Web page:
File Under: Its not rock, jazz, grime, techno, hardcore, punk, vaporware or anything else.
It’s official that Angus Andrew is now the solo creator of the band that has innovated and never bored in its long history of releases over the years. Andrew’s was obviously the guiding star of Liars because this sounds exactly like a Liars record with it’s attention to studio manipulations, invention and the “we don’t repeat ourselves” motto relentlessly enforced. There’s something to be said for the urge to keep making Liars records. One a year or so would be sure to keep us on edge and off-kilter. It’s certainly tuned up the synapses and opened up that sense of the spontaneous I search for everywhere. A third eye. This is a massive double album with 29 songs. He asked me in I had a Horizon? (It’s a car) Baffled and not sure how to respond I said “No, but I have a very large circumference.” Angus Andrew has one immense circumference.
Richard Reed Parry: Quiet River of Dust Vol. 1
File Under: post-rock
It’s possible that I’ve been listening to Another Green World so often recently for this column that I hear the innovations and experiments of Brian Eno all over this solo outing by Richard Reed Parry, who is a founding member of the group Arcade Fire. Some Pink Floyd, Some Syd Barrett. A pastoral music. It has an expansive and vibrant feel although the lyrics aren’t especially deep. Overtly mean’t to please, this record cannot be described with any terms such as innovation. In the realm where popular music is used as a reference, Quiet River of Dust Vol. 1 attends those thinking of Mercury Prizes and other practical memes. There is little darkness and despair found here but there is passion and a overall benign sense of happiness. Entertained but not challenged. Perhaps I’m sitting on the fence. I think I’ll stay here for a while.
Saintseneca: Pillar of Na
File Under: folkatronic
Fleet Foxes at their most majestic, or The Suburbs era Arcade Fire are mere touchtones to the Ohio group who play banjo, bag lama, bulbul, balalaika, baritone ukulele, bass and bouzouki and sitar. And don’t forget the Appalachian-style joy of gathering around them a family of listeners. Frontman Zac Little plays off his revival tent beginnings, ratcheting up the biblical mysticism but always trying to allow the listener into what he’s about. Fellow vocalist Maryn Jones harmonizing remains, but when she does get top billing she’s been speeded up and is full of effects. For my ears her voice has always been the most compelling part of this band and her solo songs are always stand outs.
The Necks: Body
File Under: ecstatic meditations
20 albums and this Aussie outfit still manage to surprise. Being a trio of Tony Buck on drums, Chris Abrahams on guitar and bassist Lloyd Swanton and having played together for so many years now The Necks are a powerful force who always start from some meditative, seemingly simple krautish impulse and head from there to the heavens. On the Body they simply take off about 20 minutes into this 56 minutes long single track and blast off into a post-rock improvisation as tight and slick as those early Neu records. Perhaps the telepathy of the live shows is somewhat absent here, although that can be said of most of their work. Still, it’s deep space, psyche-trance conflagration that takes over your sense of time.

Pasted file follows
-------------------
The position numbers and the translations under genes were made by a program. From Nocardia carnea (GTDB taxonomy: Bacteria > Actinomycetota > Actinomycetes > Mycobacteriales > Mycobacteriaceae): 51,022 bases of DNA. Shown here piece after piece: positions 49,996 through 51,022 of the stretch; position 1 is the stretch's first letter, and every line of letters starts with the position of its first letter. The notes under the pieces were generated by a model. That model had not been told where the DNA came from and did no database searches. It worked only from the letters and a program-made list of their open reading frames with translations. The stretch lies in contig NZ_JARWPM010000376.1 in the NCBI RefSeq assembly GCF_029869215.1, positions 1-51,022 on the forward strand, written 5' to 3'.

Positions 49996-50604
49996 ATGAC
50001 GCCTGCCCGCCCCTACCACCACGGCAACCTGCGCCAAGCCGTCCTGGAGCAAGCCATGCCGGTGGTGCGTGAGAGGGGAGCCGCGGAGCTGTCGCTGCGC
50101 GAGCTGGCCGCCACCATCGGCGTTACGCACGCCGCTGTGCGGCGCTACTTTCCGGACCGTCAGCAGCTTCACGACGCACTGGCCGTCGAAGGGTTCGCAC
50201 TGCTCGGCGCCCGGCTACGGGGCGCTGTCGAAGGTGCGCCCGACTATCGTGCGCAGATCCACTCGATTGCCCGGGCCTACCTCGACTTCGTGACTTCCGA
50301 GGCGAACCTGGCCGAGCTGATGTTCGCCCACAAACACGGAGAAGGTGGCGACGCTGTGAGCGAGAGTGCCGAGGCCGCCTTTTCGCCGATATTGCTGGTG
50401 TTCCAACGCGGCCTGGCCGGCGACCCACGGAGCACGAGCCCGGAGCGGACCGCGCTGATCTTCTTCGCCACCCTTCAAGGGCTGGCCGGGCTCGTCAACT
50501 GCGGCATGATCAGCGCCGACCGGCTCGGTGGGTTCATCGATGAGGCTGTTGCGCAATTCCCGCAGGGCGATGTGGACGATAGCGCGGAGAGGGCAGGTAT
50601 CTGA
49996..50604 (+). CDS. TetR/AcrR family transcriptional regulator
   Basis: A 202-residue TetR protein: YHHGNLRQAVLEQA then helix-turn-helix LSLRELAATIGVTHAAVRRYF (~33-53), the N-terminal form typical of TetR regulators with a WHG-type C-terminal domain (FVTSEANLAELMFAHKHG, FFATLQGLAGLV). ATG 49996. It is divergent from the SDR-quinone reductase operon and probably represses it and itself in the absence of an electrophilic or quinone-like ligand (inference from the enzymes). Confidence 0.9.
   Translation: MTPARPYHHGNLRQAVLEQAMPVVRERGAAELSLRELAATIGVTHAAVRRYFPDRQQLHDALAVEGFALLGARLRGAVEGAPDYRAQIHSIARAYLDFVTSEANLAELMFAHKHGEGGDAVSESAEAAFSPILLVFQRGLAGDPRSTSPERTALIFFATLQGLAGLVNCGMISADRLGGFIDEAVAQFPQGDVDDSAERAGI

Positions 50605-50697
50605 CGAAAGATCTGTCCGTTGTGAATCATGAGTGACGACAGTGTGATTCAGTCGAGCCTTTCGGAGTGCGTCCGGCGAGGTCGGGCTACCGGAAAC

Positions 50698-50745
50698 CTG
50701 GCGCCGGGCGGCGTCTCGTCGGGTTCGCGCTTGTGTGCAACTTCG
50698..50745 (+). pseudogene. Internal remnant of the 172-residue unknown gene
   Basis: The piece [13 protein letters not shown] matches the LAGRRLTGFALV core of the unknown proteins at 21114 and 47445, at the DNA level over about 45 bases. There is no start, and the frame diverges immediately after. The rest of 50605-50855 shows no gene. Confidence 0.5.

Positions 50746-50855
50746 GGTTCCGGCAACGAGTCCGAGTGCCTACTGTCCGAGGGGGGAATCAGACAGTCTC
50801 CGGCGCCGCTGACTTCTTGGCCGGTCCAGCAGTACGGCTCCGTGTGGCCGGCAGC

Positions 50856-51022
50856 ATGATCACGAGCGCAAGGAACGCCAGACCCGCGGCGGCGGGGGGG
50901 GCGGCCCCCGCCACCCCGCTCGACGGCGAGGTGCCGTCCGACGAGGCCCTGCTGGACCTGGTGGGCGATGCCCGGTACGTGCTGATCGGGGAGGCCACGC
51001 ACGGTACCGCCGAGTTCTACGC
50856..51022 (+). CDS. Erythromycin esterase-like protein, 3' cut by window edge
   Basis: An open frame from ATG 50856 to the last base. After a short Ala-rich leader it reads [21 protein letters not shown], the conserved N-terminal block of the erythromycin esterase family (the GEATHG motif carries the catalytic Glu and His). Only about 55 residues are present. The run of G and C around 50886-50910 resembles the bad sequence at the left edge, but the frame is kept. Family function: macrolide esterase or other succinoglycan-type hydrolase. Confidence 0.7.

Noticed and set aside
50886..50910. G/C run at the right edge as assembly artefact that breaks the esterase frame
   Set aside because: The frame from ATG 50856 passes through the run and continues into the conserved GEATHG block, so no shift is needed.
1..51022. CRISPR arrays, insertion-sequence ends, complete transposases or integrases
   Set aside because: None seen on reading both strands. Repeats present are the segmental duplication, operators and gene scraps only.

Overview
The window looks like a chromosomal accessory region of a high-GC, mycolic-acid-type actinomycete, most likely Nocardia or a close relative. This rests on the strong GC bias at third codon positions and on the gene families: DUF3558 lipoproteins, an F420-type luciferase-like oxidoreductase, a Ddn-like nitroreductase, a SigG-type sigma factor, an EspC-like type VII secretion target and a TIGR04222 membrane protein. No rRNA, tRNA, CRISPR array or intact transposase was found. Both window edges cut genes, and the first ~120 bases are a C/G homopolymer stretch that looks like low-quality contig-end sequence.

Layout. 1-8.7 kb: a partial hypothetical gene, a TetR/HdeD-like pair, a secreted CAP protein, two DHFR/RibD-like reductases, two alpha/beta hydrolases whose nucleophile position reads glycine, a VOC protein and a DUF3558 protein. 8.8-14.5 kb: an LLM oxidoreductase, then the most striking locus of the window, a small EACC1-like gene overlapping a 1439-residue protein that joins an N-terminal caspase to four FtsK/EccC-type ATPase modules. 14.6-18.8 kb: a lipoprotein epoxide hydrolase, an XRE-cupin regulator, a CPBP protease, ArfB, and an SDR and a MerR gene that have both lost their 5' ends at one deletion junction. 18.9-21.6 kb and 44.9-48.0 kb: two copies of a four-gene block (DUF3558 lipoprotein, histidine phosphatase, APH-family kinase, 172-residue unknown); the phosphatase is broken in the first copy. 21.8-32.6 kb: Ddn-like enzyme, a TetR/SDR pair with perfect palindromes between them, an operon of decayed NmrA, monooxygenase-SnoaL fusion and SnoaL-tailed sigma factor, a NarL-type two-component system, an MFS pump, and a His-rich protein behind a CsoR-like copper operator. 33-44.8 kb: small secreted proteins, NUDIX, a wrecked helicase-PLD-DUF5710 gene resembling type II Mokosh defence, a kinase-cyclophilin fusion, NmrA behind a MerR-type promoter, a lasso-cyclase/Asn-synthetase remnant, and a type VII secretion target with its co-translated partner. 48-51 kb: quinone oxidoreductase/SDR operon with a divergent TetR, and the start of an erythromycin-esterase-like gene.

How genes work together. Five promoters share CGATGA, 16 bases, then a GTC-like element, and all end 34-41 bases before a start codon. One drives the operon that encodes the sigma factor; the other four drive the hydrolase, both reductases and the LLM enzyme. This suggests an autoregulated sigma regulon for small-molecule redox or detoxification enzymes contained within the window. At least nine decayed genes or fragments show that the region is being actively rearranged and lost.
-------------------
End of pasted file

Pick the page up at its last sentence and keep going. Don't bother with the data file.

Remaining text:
Oliver Coates: Shelley’s on Zell-La
File Under: not just a cellist
London-based cellist Coates is perhaps best known for his collaborations with Radiohead and composer Mica Levi as well as a turn on Greg Fox’s Best of the year winner The Gradual Progression. His collaboration with Levi, 2016’s Remain Calm is a great introduction to how Coates envisions and sculpts his relationship to cello and electronica. Every once in a while the cello comes through the mix as your expectations might latch onto. Otherwise, he uses Renoise, a fairly mundane software sequencer to create a cello that sounds very much like a buzzing bee, or a funk groove, with percussion also being manipulated from the same instrument.
Hiro Kone: Pure Expenditure
File Under: experimental deconstructed techno
If you look on the bill of any electronic music festival you won’t find but more than two
out of twenty that are women, and why is that exactly? Is it a patriarchal structure mirroring it’s own pleasure principle? Is there something in the various forms of electronic music that the audience considers more enjoyable when it is created by a man? So with that in mind I want to highlight a recent discovery in Nicky Mao, a NYC-based electronic artist who records and plays under the moniker of Hiro Kono, which is a distinctly male Japanese name. Given the genre’s innate sexism it might be a smart move on her part, a way to defy inbred prejudices and signifiers. Mao has made her career by some savvy collaborations such as on “The Ghost of George Bataille” with Drew McDowall (Coil). Here we find her collaborating with Berlin’s Group A on the title track and with Little Annie on “Outside The Axiom.” In no way is this “dance music” although she certainly knows how to create and flaunt a relentless beat throughout an entire song. And she started out on Geographic North, which should tell you something about the intensity of this electronic landscape. And I used the word experimental in the File Under and that is just a signifier I use when I am certain that someone has made something quite ritualistically and with a great deal of originality. It also just means that I am dumbfounded and my brain is endlessly searching for definitions and comparisons in order to better put words to something that needs none.